Finally, the court held that, at least on the facts before it, the defendant could not establish the aggregate amount in controversy by showing that plaintiffs in other similar cases often receive large recoveries, which would, if recovered by the plaintiffs in Lowery, total more than $5 million in the aggregate. “[I]n the present dispute — with a record bereft of detail — we cannot possibly ascertain how similar the current action is to those the defendants cite.” Id. at 75.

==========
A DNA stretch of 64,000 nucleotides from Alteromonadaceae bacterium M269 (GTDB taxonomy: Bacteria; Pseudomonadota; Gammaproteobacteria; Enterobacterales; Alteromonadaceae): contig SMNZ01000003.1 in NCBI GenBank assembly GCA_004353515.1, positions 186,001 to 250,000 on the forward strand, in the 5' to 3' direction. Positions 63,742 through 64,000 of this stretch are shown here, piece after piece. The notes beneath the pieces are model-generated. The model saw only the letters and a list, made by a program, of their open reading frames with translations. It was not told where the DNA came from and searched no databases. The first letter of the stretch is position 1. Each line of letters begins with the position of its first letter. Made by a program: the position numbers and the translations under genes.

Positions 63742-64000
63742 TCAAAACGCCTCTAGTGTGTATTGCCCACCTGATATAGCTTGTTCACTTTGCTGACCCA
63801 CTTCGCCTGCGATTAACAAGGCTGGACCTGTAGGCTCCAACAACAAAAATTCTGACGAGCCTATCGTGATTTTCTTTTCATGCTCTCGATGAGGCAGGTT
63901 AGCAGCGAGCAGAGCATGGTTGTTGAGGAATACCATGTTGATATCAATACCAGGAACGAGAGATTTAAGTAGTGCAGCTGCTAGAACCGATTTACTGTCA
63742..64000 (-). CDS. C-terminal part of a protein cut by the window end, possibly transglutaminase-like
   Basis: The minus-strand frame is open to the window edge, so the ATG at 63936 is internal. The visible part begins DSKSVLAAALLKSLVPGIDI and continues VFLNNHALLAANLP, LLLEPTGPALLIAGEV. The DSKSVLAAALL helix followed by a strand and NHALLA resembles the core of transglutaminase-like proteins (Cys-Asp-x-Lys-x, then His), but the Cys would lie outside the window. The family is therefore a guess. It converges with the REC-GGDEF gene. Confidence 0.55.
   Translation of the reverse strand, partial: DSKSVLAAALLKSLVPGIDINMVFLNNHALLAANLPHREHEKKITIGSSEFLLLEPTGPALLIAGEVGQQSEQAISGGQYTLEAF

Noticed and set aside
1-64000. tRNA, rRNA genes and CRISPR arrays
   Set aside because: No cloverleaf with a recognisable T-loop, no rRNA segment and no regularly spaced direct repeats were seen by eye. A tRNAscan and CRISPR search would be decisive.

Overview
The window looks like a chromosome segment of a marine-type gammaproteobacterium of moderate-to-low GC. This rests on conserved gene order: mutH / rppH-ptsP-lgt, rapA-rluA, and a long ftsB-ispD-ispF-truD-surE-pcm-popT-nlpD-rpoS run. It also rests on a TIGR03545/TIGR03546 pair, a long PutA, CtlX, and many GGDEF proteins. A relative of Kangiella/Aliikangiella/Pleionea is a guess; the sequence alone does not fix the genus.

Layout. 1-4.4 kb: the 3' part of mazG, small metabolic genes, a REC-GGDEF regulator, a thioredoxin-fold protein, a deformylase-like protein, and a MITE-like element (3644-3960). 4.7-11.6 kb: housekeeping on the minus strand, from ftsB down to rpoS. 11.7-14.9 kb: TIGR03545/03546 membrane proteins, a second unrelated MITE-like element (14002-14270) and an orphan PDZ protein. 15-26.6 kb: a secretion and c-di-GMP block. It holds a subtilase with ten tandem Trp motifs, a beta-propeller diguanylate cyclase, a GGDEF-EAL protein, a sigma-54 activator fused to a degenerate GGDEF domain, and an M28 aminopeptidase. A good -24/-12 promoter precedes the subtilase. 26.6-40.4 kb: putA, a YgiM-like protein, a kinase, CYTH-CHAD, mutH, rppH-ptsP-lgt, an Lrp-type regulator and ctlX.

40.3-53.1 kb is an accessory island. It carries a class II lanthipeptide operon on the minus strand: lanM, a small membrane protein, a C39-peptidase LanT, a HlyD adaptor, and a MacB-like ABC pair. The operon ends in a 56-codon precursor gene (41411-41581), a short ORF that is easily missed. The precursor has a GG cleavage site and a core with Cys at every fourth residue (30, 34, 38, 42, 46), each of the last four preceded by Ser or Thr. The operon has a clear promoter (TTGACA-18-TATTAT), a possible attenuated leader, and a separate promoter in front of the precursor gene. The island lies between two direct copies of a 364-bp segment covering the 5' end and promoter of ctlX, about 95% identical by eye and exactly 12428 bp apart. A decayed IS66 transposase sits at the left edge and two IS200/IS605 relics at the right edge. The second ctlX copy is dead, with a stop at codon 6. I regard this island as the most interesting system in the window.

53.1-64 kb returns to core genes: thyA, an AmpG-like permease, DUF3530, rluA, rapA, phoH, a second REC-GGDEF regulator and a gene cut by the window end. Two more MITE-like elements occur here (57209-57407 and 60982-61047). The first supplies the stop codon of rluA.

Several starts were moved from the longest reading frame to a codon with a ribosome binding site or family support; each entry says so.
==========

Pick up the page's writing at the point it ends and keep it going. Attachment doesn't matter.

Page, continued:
This is tough medicine, for two reasons. First, if defendants must establish the jurisdictional amount in controversy at the time of removal based only on evidence obtained in the very case at issue, removals will naturally be effected later in litigation. We’re not at all sure that’s what Congress had in mind when it passed CAFA. Beyond that, removing defendants are always making a hard tactical decision about the proper time to remove: If they remove too early, without sufficient evidence of the amount in controversy, they can be forced to pay the attorney’s fees plaintiffs incur in obtaining remand. But, if defendants wait too long to remove, they can be told that they missed the 30-day window for removal (after a case first becomes removable) and will face remand for that reason. If the Eleventh Circuit really wants defendants to wait, that’s okay — but we hope we’re not going to routinely hear in later cases that defendants are being remanded for unduly delaying removal.